UPDATE: If you just can’t stomach Trump or Clinton, here’s a list of write-in candidates
Some notables (can you believe these?)
VADER, DARTH SPOKANE,WA 10/27/2015 Write-In
MOUSE, MICKEY ANAHEIM,CA 08/30/2015 Write-In
THE ELF, BUDDY NORTH POLE,AK 08/10/2015 Write-In
RAFF, RIFF NOTRE DAME,IN 02/04/2016 Write-In
ALSO: 19,252 emails and 8,034 attachments released by Wikileaks leads to resignation of Wasserman-Schultz; shut-down of Bernie confirmed
I hate to be the bearer of bad news, but as things stand today, I think Trump will win. Here's my 5 reasons why: https://t.co/jotMPWmt96
— Michael Moore (@MMFlint) July 23, 2016
Michael Moore wrote a compelling post on why Trump is going to win. It is difficult to imagine he is wrong………
I am sorry to be the bearer of bad news, but I gave it to you straight last summer when I told you that Donald Trump would be the Republican nominee for president. And now I have even more awful, depressing news for you: Donald J. Trump is going to win in November. This wretched, ignorant, dangerous part-time clown and full time sociopath is going to be our next president. President Trump. Go ahead and say the words, ‘cause you’ll be saying them for the next four years: “PRESIDENT TRUMP.”
Never in my life have I wanted to be proven wrong more than I do right now.
I assumed during the primaries that certainly the American people would come to their senses and that someone who wasn’t in the main spotlight would emerge toward the end. That someone seemed to be Kaisch…but it wasn’t to be. Now, I suppose many are assuming the same sort of thing regarding Hillary. Even if you don’t like her, she is the more reasonable choice. America has changed and I am sure those of us who have been gone for decades no longer have a real “feel” for what is going on down south.
1) Midwest Math, or Welcome to Our Rust Belt Brexit.
I believe Trump is going to focus much of his attention on the four blue states in the rustbelt of the upper Great Lakes – Michigan, Ohio, Pennsylvania and Wisconsin. Four traditionally Democratic states – but each of them have elected a Republican governor since 2010 ………
Trump is ahead of Hillary in the latest polls in Pennsylvania and tied with her in Ohio. Tied? How can the race be this close after everything Trump has said and done? Well maybe it’s because he’s said (correctly) that the Clintons’ support of NAFTA helped to destroy the industrial states of the Upper Midwest. Trump is going to hammer Clinton on this and her support of TPP and other trade policies that have royally screwed the people of these four states. When Trump stood in the shadow of a Ford Motor factory during the Michigan primary, he threatened the corporation that if they did indeed go ahead with their planned closure of that factory and move it to Mexico, he would slap a 35% tariff on any Mexican-built cars shipped back to the United States. It was sweet, sweet music to the ears of the working class of Michigan, and when he tossed in his threat to Apple that he would force them to stop making their iPhones in China and build them here in America, well, hearts swooned and Trump walked away with a big victory that should have gone to the governor next-door, John Kasich.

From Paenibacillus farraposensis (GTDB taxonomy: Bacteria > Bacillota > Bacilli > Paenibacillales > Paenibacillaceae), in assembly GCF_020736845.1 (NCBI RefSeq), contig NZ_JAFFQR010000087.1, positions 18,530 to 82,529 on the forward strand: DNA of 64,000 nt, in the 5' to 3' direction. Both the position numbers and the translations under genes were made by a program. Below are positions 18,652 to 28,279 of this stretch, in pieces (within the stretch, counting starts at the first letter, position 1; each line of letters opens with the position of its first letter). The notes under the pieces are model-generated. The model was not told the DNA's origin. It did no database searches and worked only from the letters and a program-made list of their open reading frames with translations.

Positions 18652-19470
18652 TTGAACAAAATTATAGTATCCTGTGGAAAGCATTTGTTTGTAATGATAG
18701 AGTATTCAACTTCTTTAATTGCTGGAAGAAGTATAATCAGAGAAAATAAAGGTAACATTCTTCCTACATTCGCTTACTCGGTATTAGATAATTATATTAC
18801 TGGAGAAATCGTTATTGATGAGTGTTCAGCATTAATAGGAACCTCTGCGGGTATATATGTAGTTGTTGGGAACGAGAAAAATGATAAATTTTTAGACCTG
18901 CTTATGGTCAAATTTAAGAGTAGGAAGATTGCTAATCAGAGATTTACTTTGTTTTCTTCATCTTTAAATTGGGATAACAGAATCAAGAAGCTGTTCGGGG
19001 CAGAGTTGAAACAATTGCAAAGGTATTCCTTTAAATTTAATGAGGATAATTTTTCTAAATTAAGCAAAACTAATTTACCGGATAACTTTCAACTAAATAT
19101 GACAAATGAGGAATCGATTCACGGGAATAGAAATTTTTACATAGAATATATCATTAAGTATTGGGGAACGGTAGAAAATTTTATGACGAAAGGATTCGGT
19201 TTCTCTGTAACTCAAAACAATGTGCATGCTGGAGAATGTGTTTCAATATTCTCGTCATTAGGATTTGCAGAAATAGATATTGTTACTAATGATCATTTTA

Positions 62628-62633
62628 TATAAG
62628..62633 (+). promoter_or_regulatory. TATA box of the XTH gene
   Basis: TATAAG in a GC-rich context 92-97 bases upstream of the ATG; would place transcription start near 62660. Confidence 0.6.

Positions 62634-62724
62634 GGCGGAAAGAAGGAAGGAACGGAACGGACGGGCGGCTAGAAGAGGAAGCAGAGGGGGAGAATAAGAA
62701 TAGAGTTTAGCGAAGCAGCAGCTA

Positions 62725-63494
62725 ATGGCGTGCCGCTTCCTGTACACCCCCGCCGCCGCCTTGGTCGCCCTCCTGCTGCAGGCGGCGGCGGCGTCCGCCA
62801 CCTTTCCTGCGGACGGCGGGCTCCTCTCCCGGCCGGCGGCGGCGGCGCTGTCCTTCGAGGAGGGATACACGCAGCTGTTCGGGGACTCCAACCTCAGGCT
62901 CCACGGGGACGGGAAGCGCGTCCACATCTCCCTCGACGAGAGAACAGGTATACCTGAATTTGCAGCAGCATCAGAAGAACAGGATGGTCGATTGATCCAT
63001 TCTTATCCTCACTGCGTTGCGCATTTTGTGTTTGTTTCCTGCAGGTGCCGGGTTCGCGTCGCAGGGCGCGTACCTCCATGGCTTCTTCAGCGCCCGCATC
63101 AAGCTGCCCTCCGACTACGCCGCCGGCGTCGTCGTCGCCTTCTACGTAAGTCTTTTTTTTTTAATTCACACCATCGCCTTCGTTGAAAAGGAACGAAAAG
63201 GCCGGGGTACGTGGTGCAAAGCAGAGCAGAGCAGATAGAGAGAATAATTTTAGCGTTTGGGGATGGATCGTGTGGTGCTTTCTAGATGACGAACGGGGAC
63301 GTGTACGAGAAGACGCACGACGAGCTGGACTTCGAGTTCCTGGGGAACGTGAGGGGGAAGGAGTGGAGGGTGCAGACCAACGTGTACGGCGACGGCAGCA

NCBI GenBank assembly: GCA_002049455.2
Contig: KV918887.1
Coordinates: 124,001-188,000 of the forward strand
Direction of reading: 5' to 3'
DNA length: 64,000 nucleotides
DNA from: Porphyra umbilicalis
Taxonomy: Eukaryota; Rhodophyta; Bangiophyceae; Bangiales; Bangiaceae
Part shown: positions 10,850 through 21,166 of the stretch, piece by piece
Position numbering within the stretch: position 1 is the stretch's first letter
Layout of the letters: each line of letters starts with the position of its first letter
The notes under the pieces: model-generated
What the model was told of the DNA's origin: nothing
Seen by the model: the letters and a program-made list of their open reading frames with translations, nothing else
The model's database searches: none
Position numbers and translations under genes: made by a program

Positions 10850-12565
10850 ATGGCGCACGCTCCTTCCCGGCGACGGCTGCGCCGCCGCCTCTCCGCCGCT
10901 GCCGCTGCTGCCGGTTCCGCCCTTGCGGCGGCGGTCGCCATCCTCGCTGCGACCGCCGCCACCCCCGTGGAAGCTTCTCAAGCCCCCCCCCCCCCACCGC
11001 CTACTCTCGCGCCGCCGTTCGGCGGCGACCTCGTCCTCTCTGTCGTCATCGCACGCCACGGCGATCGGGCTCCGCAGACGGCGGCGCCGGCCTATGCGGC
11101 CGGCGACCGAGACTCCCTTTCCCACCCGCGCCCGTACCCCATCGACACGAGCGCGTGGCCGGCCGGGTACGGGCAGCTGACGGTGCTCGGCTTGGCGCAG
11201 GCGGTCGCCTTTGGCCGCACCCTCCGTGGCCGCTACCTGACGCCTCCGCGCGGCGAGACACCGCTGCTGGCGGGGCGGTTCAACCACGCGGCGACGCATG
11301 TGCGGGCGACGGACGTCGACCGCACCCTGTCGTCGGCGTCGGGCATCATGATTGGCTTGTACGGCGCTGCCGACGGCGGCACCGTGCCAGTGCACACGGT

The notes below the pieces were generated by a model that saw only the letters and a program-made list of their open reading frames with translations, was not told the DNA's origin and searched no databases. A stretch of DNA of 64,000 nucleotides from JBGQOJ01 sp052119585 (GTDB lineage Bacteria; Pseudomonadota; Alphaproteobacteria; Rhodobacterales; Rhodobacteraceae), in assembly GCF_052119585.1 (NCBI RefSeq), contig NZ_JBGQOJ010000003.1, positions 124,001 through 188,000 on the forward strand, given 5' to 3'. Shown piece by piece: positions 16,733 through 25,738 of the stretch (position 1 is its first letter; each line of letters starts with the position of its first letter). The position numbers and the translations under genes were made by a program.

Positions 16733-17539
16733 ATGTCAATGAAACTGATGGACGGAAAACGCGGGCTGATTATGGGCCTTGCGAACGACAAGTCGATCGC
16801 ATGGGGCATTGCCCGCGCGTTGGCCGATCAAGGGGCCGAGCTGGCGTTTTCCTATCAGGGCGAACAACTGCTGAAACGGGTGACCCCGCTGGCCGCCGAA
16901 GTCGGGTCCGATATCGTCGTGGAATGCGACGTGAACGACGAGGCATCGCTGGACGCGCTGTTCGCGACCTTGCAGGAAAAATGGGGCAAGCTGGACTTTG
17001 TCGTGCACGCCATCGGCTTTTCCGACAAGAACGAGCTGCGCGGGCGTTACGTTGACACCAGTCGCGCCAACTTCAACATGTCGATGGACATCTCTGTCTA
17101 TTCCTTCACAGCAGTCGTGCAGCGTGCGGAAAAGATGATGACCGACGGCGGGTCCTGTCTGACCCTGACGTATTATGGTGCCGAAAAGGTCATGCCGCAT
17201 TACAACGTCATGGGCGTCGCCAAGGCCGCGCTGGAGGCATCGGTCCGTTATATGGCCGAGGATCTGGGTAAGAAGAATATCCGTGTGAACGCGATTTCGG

From Green Bay to Pittsburgh, this, my friends, is the middle of England – broken, depressed, struggling, the smokestacks strewn across the countryside with the carcass of what we use to call the Middle Class. Angry, embittered working (and nonworking) people who were lied to by the trickle-down of Reagan and abandoned by Democrats who still try to talk a good line but are really just looking forward to rub one out with a lobbyist from Goldman Sachs who’ll write them nice big check before leaving the room. What happened in the UK with Brexit is going to happen here….
And this is where the math comes in. In 2012, Mitt Romney lost by 64 electoral votes. Add up the electoral votes cast by Michigan, Ohio, Pennsylvania and Wisconsin. It’s 64. All Trump needs to do to win is to carry, as he’s expected to do, the swath of traditional red states from Idaho to Georgia (states that’ll never vote for Hillary Clinton), and then he just needs these four rust belt states. He doesn’t need Florida. He doesn’t need Colorado or Virginia. Just Michigan, Ohio, Pennsylvania and Wisconsin. And that will put him over the top. This is how it will happen in November.
Being from Ohio, and seeing Michigan towns when driving back to see family, it is not at all hard to imagine this. Lots and lots of factory workers here and unhappy ones at that.
2) The Last Stand of the Angry White Man.
Our male-dominated, 240-year run of the USA is coming to an end. A woman is about to take over! How did this happen?! On our watch! There were warning signs, but we ignored them.
Nixon, the gender traitor, imposing Title IX on us, the rule that said girls in school should get an equal chance at playing sports. Then they let them fly commercial jets. Before we knew it, Beyoncé stormed on the field at this year’s Super Bowl (our game!) with an army of Black Women, fists raised, declaring that our domination was hereby terminated! Oh, the humanity!
This monster, the “Feminazi,”the thing that as Trump says, “bleeds through her eyes or wherever she bleeds,” has conquered us — and now, after having had to endure eight years of a black man telling us what to do, we’re supposed to just sit back and take eight years of a woman bossing us around? After that it’ll be eight years of the gays in the White House! Then the transgenders! You can see where this is going. By then animals will have been granted human rights and a fuckin’ hamster is going to be running the country. This has to stop!
Can’t relate to that at all so will say nothing…….
3) The Hillary Problem